While You Were Sleeping: 5 stories you might have missed, March 20

UBS Chairman Colm Kelleher (right) shakes hands with Credit Suisse chairman Axel Lehmann after a press conference on March 19, 2023. PHOTO: AFP

UBS agrees to buy Credit Suisse as global regulators reassure markets

UBS agreed to buy rival Credit Suisse on Sunday, in an eleventh-hour merger engineered by Swiss authorities, and some of the world’s top central banks tried to reassure investors about the health of the banking system.

UBS will pay for 3 billion Swiss francs (S$4.34 billion) and assume up to US$5.4 billion in losses in a deal expected to close by the end of 2023. In a sign of a coordinated global response, the US Federal Reserve on Sunday said it had joined with central banks in Canada, England, Japan, the EU and Switzerland in a coordinated action to enhance market liquidity. The European Central Bank vowed to support euro zone banks with loans if needed, adding the Swiss rescue of Credit Suisse was “instrumental” for restoring calm.

Officials raced to rescue the 167-year-old Credit Suisse, among the world’s largest wealth managers, after a brutal week saw the second- and third-largest US bank failures in history. As one of 30 global banks seen as systemically important, a deal for Credit Suisse could ripple through global financial markets.


Canadian investigators seek seven missing after fire at Montreal building

Police and fire officials in Canada said they were preparing on Sunday to search the rubble of a Montreal heritage building for seven missing people believed trapped after flames engulfed the site last week.

Flowers were left across a courtyard from the beige stone building in the historic Old Montreal district as workers took steps to secure the three-storey structure which remained inaccessible to firefighters and police on Sunday morning.

It took more than 100 firefighters to contain the fire at the building, which broke out on Thursday morning and left several injured, said Marie-Eve Beausoleil, a spokesperson for the city’s fire department, the Service de securite incendie de Montreal.


French government defiant on pensions ahead of crucial votes

France’s government on Sunday held its ground over a bitterly contested pension reform rammed through parliament without a vote, a day before it faces crucial no-confidence motions.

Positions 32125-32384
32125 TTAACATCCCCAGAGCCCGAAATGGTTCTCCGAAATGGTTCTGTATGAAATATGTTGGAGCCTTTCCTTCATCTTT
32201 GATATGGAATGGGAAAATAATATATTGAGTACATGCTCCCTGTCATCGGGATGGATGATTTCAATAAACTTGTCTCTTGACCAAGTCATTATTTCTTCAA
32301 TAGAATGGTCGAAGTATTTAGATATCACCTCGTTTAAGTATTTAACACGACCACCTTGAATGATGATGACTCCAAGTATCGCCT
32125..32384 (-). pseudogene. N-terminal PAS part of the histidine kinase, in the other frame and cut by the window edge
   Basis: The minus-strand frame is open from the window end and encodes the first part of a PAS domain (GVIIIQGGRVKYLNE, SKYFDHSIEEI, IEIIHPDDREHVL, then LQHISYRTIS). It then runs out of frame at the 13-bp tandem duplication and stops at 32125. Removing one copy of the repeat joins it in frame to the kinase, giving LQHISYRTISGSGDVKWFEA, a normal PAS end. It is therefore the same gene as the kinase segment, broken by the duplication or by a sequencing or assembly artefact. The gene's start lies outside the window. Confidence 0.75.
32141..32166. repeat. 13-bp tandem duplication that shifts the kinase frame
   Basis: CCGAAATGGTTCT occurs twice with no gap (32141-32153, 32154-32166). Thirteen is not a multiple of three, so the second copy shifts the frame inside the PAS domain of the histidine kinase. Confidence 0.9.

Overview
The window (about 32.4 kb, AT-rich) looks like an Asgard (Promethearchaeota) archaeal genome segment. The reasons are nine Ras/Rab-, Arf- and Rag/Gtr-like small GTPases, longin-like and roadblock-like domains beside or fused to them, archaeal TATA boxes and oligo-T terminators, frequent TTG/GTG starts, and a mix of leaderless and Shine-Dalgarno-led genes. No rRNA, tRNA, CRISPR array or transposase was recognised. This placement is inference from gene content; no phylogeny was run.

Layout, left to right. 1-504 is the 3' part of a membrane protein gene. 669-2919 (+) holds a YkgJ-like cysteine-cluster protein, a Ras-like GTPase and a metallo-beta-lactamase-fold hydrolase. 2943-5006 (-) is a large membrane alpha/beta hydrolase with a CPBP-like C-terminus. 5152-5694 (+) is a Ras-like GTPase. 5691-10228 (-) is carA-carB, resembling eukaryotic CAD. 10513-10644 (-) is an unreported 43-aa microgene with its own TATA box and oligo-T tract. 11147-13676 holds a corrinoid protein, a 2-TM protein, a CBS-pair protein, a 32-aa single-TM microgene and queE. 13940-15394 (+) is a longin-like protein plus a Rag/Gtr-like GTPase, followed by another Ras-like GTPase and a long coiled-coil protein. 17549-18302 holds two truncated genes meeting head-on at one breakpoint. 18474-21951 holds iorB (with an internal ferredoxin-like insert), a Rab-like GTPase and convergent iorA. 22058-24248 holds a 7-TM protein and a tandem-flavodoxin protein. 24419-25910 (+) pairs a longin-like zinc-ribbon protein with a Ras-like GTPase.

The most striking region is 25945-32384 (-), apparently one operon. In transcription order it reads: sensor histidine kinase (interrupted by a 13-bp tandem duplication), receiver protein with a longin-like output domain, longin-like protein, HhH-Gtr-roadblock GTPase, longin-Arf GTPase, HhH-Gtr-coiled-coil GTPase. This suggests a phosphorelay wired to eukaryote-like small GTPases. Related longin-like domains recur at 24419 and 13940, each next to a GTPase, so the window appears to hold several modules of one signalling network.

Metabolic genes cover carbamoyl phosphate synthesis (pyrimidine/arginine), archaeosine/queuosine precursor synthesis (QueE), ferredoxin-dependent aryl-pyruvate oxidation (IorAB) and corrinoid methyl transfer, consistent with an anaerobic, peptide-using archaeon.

“There will be no majority to bring the government down, but it will be a moment of truth,” Finance Minister Bruno Le Maire said of the two efforts to unseat the cabinet planned for Monday afternoon.

Monday’s two no-confidence motions have been filed by a small group of centrist MPs and the far-right National Rally.


West Bank attack on German tourists a case of mistaken identity: PA spokesman

Palestinians who attacked German tourists in Nablus had feared they were Israeli forces, a spokesman for the Palestinian Authority security services said Sunday, stressing they have “zero hostility” towards Germany.

The two tourists drove on Saturday through central Nablus, a city in the north of the occupied West Bank, when they came under attack.

“A group of young men... hurled stones at a civilian car with Israeli licence plates,” a local Palestinian security official said on condition of anonymity.


Football: Arsenal open up eight-point lead at the top with win over Palace

Arsenal will head into the international break eight points clear in the Premier League title race after Bukayo Saka scored twice in a 4-1 home defeat of Crystal Palace on Sunday.

With chasers Manchester City otherwise engaged this weekend in the FA Cup, Arsenal took full advantage with Gabriel Martinelli opening the scoring and Granit Xhaka also on target.

Jeffrey Schlupp got Palace’s first goal in five league games to briefly raise their hopes in the second half but Arsenal were never going to miss the chance to tighten their grip on top spot as they chase a first English title for 19 years.


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